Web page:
A new West End and Broadway production of Emma: A New Musical is currently being developed by award-winning director Thom Southerland, award-winning playwright Meghan Brown, and Sarah Taylor Ellis, a composer who specialises in musicals about women.
The leading roles will be played by Carly Bawden, Rupert Young and Ashleigh Gray, all of whom are highly accomplished actors from stage and screen, and the cast includes a host of equally impressive performers who have previously starred in the likes of Harry Potter And The Cursed Child, 42nd Street and Les Miserables.
Although the musical is still in its early days of creation, and the date of opening night is yet to be announced for both the New York and the London production, it’s a musical with an amazing cast list, and one those of us at the Jane Austen News would definitely like to see. A sneak peek of one of the songs is below:
If you’ve ever dreamt of coming to live in Bath in a period property that oozes Georgian glamour then you’ll love this house.
Known as Queen Charlotte’s Orangery, the house on Sydney Place is a Grade-I listed property of “great architectural and historical significance”. It was originally built in 1812 as an orangery house forming part of the estate of Queen Charlotte (hence the name), wife of King George III.
Bath isn’t short of impressive Georgian houses, but the reason we felt you might like to know about this one is because, unlike many others, it still has an interior which recalls its Georgian roots. Have a look at the pictures below and you’ll see what we mean.
If only we had the £1.9 million asking price to spare…
We might not agree with Clare Church (ok, we definitely don’t agree with her), but she definitely makes her case well in an article on the pop-culture, geekdom and female diversity website, The Mary Sue. In it she argues that the male romantic lead from Little Women, Professor Friedrich Bhaer, is a better romantic hero than Mr Darcy.
Question: What’s more attractive than an intelligent, compassionate, rugged Professor, who has tumbling brown hair, cares for orphans, and loves to hear about your work?
Answer: A rich, rude snob, who despises dancing, scoffs at your family, and calls you “tolerable, but not handsome enough,” behind your back.
Church explains that Bhaer shows more chivalry, intellect and open generosity than Mr Darcy does. She feels that Lizzy and Darcy’s relationship is not an equal one, rather that Darcy holds the power as he has the money and Elizabeth has power only because he cares for her. Conversely Jo March is Professor Bhaer’s equal as she has a job and money of her own and she doesn’t need Bhaer, but wants him, and this makes all the difference.
At the Jane Austen News we can certainly see the good points of Bhaer, but Darcy not intelligent? We can’t agree. Not chivalrous? He is towards the Gardiners when he doesn’t need to be. As for generosity – well, paying for the wedding of a man you hate, and paying him a huge lump sum so that you can save the family of the woman you love is pretty generous…
Still, Church’s article is well worth a read.
It’s rare, if not unheard of, that you come across a book which everyone likes. One person’s favourite novel might well be another’s idea of a hellish read. Of course, the reader might also be an author themselves, which is the case in an article published by Bustle this week, which has a surprising list of author’s most-disliked authors.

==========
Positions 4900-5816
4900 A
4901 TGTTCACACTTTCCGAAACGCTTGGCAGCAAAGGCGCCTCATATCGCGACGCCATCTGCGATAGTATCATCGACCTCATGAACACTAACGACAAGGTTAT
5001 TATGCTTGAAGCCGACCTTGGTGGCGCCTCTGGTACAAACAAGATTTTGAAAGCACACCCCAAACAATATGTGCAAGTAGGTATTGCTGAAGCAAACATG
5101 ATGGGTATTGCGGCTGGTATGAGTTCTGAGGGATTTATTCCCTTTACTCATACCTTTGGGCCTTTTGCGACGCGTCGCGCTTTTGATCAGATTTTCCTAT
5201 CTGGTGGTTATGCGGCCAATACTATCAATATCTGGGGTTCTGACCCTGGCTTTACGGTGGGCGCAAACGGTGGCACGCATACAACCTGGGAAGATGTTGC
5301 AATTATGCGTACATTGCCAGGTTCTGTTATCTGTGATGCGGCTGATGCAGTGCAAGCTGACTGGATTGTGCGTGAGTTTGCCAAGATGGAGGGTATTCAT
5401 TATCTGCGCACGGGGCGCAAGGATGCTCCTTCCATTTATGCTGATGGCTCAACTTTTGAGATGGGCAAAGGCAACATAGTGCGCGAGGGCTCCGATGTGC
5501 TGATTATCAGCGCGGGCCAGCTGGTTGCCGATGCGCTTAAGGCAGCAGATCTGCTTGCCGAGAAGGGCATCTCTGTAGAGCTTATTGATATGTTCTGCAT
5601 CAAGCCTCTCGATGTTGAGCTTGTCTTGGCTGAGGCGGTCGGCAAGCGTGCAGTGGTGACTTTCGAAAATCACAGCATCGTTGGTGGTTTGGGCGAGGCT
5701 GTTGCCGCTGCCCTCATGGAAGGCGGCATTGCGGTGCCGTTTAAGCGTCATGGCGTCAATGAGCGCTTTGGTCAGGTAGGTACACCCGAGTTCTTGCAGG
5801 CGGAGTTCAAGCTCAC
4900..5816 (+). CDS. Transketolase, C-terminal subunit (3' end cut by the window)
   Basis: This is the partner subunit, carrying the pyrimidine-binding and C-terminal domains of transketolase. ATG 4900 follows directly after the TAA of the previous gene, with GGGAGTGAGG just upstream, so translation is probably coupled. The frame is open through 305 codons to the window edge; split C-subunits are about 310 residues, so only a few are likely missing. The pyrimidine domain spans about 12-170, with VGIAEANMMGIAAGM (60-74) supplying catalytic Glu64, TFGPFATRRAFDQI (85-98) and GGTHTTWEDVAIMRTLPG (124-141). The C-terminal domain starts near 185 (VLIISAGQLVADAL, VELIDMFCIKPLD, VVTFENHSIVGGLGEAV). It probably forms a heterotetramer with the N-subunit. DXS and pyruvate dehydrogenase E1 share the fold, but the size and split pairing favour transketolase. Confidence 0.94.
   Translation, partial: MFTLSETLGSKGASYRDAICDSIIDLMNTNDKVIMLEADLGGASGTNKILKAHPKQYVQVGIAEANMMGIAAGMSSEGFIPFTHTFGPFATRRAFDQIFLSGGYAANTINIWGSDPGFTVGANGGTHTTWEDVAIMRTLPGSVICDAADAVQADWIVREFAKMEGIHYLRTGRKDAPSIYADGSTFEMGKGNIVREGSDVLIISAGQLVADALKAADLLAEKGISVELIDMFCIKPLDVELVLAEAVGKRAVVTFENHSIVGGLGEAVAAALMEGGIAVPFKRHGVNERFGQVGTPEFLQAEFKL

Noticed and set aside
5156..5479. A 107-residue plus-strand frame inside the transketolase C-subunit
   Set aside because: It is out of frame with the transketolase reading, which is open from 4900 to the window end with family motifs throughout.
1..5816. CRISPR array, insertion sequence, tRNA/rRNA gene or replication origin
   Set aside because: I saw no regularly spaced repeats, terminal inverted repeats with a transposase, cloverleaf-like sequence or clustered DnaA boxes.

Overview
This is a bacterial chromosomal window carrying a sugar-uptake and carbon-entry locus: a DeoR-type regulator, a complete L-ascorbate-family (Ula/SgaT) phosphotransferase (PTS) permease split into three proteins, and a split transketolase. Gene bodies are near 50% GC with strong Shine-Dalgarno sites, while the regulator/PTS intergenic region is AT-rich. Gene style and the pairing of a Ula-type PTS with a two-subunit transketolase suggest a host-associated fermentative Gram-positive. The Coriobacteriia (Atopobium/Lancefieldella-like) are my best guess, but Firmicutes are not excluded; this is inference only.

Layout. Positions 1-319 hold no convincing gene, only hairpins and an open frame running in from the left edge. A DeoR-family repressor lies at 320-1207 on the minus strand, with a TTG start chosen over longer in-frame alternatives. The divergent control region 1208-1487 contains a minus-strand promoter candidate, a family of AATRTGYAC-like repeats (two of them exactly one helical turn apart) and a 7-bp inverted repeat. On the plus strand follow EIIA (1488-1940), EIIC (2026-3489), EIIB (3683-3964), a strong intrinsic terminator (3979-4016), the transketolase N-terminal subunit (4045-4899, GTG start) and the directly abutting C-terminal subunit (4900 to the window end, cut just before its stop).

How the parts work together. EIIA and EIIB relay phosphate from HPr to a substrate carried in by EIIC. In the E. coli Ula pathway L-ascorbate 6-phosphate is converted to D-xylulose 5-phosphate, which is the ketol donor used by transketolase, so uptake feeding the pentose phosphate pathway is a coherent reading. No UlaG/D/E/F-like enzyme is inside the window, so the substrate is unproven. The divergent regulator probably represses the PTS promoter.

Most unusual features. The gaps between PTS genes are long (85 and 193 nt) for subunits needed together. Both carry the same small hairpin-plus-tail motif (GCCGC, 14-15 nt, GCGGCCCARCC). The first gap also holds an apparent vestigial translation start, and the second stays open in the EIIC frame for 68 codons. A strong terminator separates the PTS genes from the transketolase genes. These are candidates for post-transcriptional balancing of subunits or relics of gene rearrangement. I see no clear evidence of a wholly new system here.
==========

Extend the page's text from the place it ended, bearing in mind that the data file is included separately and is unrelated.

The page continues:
Featured critiques were Virginia Woolf’s thoughts on James Joyce’s Ulysses (she compared his writing to “a queasy undergraduate scratching his pimples,” and said that, “one hopes he’ll grow out of it; but as Joyce is 40 this scarcely seems likely. . .”), and Truman Capote’s opinion of Jack Kerouac’s On The Road (“None of these people [in the Beat Generation] have anything interesting to say, and none of them can write, not even Mr. Kerouac. It’s not writing, it’s typing.”)
No we come to the critique which sits rather closer to home. You might have heard before that Charlotte Bronte wasn’t a big fan of Jane Austen, but if you wondered exactly what it was about Jane that she didn’t like you might like to read it in her own words:
I have likewise read one of Miss Austen’s works — Emma — read it with interest and with just the right degree of admiration which the Miss Austen herself would have thought sensible and suitable. Anything like warmth or enthusiasm—anything energetic, poignant, heartfelt, is utterly out of place in commending these works… Jane Austen was a complete and most sensible lady, but a very incomplete, and rather insensible (not senseless) woman. If this is heresy, I cannot help it.
We know Emma isn’t everyone’s cup of tea, but this does seem rather harsh!
It’s often true that a Jane Austen fan has an interest in the Regency and Georgian periods in general. If this is true of you then you might like to know about a new book by Australian author Michelle Scott Tucker, called Elizabeth Macarthur: A Life at the Edge of the World.
The book tells the story of the first ‘gentlewoman’ to set foot in the colony of New South Wales in Australia. Elizabeth was a well-educated woman who lived in Bridgerule (South West UK) in the 18th century. She was born in 1766 and married army officer John Macarthur in 1788. In 1789 she made the six-month journey to New South Wales, Australia, after her husband joined the New South Wales Corps, and it was here that she and her husband went on to be renowned for their management of Merino sheep, and for the huge production and exportation of wool.
If you like stories of Regency women overcoming tough conditions and prospering in difficult circumstances then you’ll probably enjoy this read.
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